There are different pathways toward eliminating ventilator shortages. Figure 5B shows the trade-off between shortages and transfer distance—each line corresponds to the maximal fraction of its own ventilators that each state can pool. Overall, states do not have to share more than 10% of their supply at any time to efficiently eliminate shortages. States can largely meet their needs with help from neighboring states, with cross-country transfers only used as a last resort. Broadly, results underscore trade-offs between ventilator shortages, the extent of inter-state transfers, the number of ventilators allocated from the federal government, and the robustness of the solution. We discuss these trade-offs further in the appendix.
4.3 Discussion and Impact
Our main insight is that ventilator shortages could be eliminated altogether through inter-state transfers and strategic management of the federal supply. Results also underscore (i) the benefits of inter-state coordination and (ii) the benefits of early coordination. First, ventilator shortages can be eliminated through inter-state transfers alone: leveraging a surge supply from the federal government is not required, though it may reduce inter-state transfers. Under our recommendation, the most pronounced transfers occur from states facing no shortages (Ohio, Pennsylvania, and North Carolina) to states facing strong shortages (New York, New Jersey). Second, most transfers occur in early stages of the pandemic. This underscores the benefits of leveraging a predictive model like DELPHI-pred to align the ventilator supply with demand projections as early as possible.
A similar model has been developed to support the re-distribution of ventilators across hospitals within the Hartford HealthCare system in Connecticut—using county-level forecasts of ventilator demand obtained from DELPHI-pred. This model has been used by a collection of hospitals in the United States to align ventilator supply with projected demand at a time where the pandemic was on the rise.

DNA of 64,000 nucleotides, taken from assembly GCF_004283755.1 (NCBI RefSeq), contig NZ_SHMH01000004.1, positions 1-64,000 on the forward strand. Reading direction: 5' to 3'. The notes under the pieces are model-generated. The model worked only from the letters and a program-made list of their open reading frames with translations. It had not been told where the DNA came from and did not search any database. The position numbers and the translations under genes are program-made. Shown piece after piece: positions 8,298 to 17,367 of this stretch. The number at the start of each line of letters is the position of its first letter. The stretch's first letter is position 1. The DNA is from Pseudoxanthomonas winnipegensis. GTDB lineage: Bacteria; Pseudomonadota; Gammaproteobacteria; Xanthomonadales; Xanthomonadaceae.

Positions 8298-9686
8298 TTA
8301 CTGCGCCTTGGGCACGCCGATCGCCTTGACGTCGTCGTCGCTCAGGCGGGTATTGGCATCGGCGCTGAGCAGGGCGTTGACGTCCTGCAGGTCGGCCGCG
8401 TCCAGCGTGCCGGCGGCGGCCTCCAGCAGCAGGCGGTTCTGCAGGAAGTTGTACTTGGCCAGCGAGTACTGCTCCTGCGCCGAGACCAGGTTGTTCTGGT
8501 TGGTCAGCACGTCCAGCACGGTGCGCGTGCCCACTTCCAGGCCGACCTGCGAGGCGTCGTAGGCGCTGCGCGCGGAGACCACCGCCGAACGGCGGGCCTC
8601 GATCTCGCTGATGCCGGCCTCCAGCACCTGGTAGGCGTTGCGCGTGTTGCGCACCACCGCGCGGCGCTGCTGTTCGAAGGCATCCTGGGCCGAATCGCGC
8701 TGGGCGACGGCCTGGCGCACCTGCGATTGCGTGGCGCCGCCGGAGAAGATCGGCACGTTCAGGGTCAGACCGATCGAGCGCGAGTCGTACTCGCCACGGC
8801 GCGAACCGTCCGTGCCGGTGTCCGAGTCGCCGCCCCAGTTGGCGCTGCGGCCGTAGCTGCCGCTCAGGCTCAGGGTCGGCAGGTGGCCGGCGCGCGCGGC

Looking ahead, the proposed model can support the allocation of critical resources in the next phases of the pandemic—spanning ventilators, medicines, personal protective equipment etc. Since epidemics do not peak in each state at the same time, states whose infection peak has already passed or lies weeks ahead can help other states facing immediate shortages at little costs to their constituents. Inter-state transfers of ventilators occurred in isolated fashion through April 2020; our model proposes an automated decision-making tool to support these decisions systematically. As our results show, proactive coordination and resource pooling can significantly reduce shortages—thus increasing the number of patients that can be treated without resorting to extreme clinical recourse with side effects (such as splitting ventilators).
This paper proposes a comprehensive data-driven approach to address several core challenges faced by healthcare providers and policy makers in the midst of the COVID-19 pandemic. We have gathered and aggregated data from hundreds of clinical studies, electronic health records, and census reports. We have developed descriptive, predictive and prescriptive models, combining methods from machine learning, epidemiology, and mixed-integer optimization. Results provide insights on the clinical aspects of the disease, on patients’ infection and mortality risks, on the dynamics of the pandemic, and on the levers that policy makers and healthcare providers can use to alleviate its toll. The models developed in this paper also yield decision support tools that have been deployed on our dedicated website and that are actively being used by several hospitals, companies and policy makers.
We would like to thank Dr. Barry Stein, Dr. Ajay Kumar, Dr. Rocco Orlando, and Michelle Schneider from the Hartford HealthCare system, Dr. Angelo Pan, Dr. Rosario Canino, Sophie Testa and Federica Pezzetti from ASST Cremona, and HM Hospitals for discussions and data, as well as Hari Bandi, Katherine Bobroske, Martina Dal Bello, Mohammad Fazel-Zarandi, Alvaro Fernandez Galiana, Samuel Gilmour, Adam Kim, Zhen Lin, Liangyuan Na, Matthew Sobiesk, Yuchen Wang and Sophia Xing from our extended team for helpful discussions.